Friday, May 24, 2013

CD Review: Artie Shaw and His Orchestra * Hollywood Palladium * 1941

It's been said of Lord Byron's Don Juan, "No matter where you are in it, you've already read the best part." Most jazz careers read similarly, and because of this, Artie Shaw's is an anomaly--no matter where you jump into his discography, so long as you're not listening to the very last recording sessions, there's usually something even better ahead. This is far more rare than it might initially seem. The idea of a constantly developing and evolving jazz artist is really more myth than fact. Louis Armstrong and Sidney Bechet, for instance, never developed beyond styles that were fully formed by the 1920s, and Benny Goodman, when he tried, learned very quickly that to stray from his late-30s bread and butter was a bad idea. The list of artists who resist the trend of solidifying one basic style and re-asserting it in various guises is exceedingly short, and debatable.

Shaw is one who stands out. Up until 1954 he seemed to actually embody the myth of the continuously developing jazz musician. It's difficult to say which of his ensembles were the finest. For its day, the 1939 band might have been the best. Then again, the 1949 band, while largely ignored by fans and critics alike, can be argued for, in a musical sense. After the orchestras, there are the chamber groups, especially the last Gramercy 5. Few would assert, as most readily do regarding Goodman's 1937 band, that Shaw ever had a single ensemble or era that served as the epitome of his art. Yet even with all of this in mind, the orchestra of 1940, assembled by Shaw after his self-imposed Mexican exile, stands out in critical and popular memory. This is the group which recorded "Frenesi"--a tune Artie had heard in cantinas south of the border--and "Stardust", giving the latter a solo so impressive that this group has been known as the "Stardust Band" ever since.

The subject of this review features this band, as reproduced on a CD issued in 1997 by HEP records, also available as a download, entitled: Artie Shaw and His Orchestra: Hollywood Palladium 1941. The title is a bit misleading, suggesting a single gig or series of gigs at the Palladium. As the liner notes detail, though, most of the dates represented on the disc are from 1940, and were broadcast from NBC's Hollywood studio. This technicality doesn't really matter--the content is exceptional, and give us some of the best live renditions currently available for tunes like "Frenesi." Three live performances of it are here, all of them well performed by an expanded orchestra (including strings), with contrasting improvised solos by Shaw.

An abbreviated version of his "Concerto for Clarinet" is also presented, from an August 1940 broadcast. This version is particularly interesting for the comparison it suggests between the Concerto and Shaw's December 1938 performance of "The Blues" with Paul Whiteman at Carnegie Hall. In this live performance, as in the Whiteman concert performance, the klezmer roots of the piece are highlighted, setting it apart from both the movie and studio versions recorded months later. We'll never know how wide the stylistic scope of the Concerto's improvised sections--Shaw used it as a closing number for a tremendous number of gigs that went unrecorded. But this early version suggests the improvised sections had considerable flexibility and stylistic diversity--making the propensity of contemporary classical players to rigidly stick to the studio solo transcription all the more disappointing (along with the Mickey Mouse swing, prim conservatory tone, and pinched altissimo we're usually tortured with during such performances).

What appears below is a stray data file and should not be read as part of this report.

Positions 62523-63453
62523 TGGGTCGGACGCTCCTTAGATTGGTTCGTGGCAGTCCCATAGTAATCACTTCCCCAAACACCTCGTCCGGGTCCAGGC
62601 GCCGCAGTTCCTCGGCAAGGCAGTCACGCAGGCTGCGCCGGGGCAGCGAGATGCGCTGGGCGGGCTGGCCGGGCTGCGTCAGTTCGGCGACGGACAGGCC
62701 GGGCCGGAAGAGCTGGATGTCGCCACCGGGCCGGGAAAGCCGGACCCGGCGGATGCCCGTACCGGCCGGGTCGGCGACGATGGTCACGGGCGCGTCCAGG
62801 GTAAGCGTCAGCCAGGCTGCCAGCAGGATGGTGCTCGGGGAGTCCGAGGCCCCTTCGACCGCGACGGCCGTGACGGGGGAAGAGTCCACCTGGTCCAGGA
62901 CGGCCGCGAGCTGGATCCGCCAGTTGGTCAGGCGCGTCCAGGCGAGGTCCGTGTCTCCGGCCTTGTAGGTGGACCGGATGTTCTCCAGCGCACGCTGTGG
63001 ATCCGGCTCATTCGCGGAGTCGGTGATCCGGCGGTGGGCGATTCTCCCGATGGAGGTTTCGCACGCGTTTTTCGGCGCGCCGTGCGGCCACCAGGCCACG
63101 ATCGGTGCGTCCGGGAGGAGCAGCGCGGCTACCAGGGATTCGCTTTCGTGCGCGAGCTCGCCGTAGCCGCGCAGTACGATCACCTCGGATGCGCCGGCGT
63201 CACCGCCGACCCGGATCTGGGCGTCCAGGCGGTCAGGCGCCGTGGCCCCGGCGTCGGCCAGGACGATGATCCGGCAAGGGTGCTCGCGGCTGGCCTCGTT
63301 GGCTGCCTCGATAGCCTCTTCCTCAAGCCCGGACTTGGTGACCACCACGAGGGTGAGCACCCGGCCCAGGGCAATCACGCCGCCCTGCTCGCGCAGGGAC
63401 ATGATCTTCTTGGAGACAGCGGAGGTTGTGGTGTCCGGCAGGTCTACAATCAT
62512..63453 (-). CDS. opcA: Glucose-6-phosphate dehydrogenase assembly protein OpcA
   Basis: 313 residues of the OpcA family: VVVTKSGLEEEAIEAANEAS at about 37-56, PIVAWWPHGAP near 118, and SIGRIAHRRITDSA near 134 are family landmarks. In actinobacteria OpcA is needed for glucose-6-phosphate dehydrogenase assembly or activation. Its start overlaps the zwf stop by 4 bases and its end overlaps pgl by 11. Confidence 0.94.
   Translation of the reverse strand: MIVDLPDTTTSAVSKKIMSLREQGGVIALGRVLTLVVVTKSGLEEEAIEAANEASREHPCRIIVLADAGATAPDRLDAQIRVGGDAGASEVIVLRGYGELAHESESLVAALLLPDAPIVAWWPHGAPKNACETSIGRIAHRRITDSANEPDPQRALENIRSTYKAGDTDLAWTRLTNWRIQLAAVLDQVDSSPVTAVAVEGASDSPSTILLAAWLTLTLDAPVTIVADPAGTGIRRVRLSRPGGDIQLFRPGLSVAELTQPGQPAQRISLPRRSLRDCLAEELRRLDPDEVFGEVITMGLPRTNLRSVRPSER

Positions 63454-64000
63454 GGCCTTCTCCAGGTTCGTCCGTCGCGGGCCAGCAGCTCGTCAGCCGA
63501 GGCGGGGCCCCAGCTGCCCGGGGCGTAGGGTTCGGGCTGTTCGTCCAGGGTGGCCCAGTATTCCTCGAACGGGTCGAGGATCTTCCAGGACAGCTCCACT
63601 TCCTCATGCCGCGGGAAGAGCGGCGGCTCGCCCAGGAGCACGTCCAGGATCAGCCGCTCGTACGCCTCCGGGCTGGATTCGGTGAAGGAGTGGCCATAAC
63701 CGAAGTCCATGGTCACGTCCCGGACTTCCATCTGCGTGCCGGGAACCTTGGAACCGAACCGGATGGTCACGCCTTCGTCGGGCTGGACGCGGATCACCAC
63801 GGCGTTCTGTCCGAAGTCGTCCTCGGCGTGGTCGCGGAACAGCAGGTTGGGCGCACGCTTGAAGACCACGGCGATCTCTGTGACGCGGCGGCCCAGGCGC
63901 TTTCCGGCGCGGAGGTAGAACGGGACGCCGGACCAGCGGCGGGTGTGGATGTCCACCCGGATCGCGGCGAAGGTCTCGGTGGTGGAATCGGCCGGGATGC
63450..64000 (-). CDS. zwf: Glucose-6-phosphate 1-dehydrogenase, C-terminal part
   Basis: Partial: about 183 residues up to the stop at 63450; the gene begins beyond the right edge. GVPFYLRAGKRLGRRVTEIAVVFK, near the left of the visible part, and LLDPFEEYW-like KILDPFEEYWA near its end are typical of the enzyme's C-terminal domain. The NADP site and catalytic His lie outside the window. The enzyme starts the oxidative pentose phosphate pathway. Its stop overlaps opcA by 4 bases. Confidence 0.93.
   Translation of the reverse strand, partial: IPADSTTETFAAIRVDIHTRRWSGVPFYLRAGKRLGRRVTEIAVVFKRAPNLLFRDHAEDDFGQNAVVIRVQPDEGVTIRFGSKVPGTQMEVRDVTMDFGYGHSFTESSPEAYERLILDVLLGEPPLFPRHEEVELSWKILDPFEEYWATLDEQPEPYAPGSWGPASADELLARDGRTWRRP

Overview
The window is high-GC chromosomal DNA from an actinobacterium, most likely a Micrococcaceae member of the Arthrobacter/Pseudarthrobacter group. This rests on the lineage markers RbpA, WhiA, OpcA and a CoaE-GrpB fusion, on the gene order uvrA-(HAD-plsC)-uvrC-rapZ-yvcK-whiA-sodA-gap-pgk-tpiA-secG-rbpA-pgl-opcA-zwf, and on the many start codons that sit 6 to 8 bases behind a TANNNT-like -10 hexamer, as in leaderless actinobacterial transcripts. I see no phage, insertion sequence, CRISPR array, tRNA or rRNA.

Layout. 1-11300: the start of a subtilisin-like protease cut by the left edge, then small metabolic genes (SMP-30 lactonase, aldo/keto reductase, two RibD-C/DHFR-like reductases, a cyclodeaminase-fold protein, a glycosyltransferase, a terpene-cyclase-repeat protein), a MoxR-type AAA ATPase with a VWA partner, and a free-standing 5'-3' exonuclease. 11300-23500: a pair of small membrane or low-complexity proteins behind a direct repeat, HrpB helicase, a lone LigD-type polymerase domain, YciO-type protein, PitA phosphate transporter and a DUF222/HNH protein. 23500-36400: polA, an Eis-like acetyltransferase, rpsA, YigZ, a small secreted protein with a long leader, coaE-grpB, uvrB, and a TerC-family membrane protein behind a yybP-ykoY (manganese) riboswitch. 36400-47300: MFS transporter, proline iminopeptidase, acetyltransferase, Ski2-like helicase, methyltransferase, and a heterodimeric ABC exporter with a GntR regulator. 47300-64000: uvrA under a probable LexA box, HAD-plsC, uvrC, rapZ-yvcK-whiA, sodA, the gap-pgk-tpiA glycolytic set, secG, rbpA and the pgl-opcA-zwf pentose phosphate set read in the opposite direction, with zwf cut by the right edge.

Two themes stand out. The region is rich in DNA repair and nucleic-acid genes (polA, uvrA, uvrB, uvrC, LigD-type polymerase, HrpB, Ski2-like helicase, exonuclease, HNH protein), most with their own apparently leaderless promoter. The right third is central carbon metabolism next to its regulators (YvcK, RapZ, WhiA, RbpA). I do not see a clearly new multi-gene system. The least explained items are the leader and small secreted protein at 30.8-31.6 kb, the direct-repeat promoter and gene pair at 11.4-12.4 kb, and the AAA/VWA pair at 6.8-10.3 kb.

This disc is loaded with great and rare performances. Shaw's arrangement of "Sweet Sue (Just You)", his original composition "Prelude in C Sharp", and a live version of "Blues in the Night" featuring the vocal and trumpet of Oran 'Hot Lips' Page are highlights. Others are Shaw's brilliant solo on "Nobody Knows the Trouble I've Seen" and an extended chorus on a live version of "Dr. Livingstone, I Presume" while restating, almost identically, the klezmer-tinged coda from the studio version.

The audio quality is often less than perfect--it can give a "bubble" sound similar to that of old tape, and the fuzz is noticeable in spots. But the chance to hear the Shaw band in top form, with real gig situations impacting the performance, is great. One example: members of the crowd were rowdy enough to knock 'Lips' Page off the lyric to Blues in the Night at the Palladium gig on January 22, 1941. It's priceless to hear him sing:

Now, the rain is falling,
Hear the train are calling hoo-wee!
(my mama done told me)

....he-yeeeah der roomin' foolin'
....haaaallin' dullin' fooling hoo-wee!
(my mama done told me)

The band and Page soldier on perfectly, and the crowd eats it up.

As with so many others, Shaw was to disband this group almost as quickly as he'd assembled it; this time to enlist in the U.S. Navy, where he would serve in the South Pacific during World War II. Like the live recordings of the 1939 band from the Cafe Rouge, then, this disc is a document of a particular high point in Shaw's career as an orchestra leader, with some significant historical recordings that help us better understand his musical mind.

Three Good Reeds.

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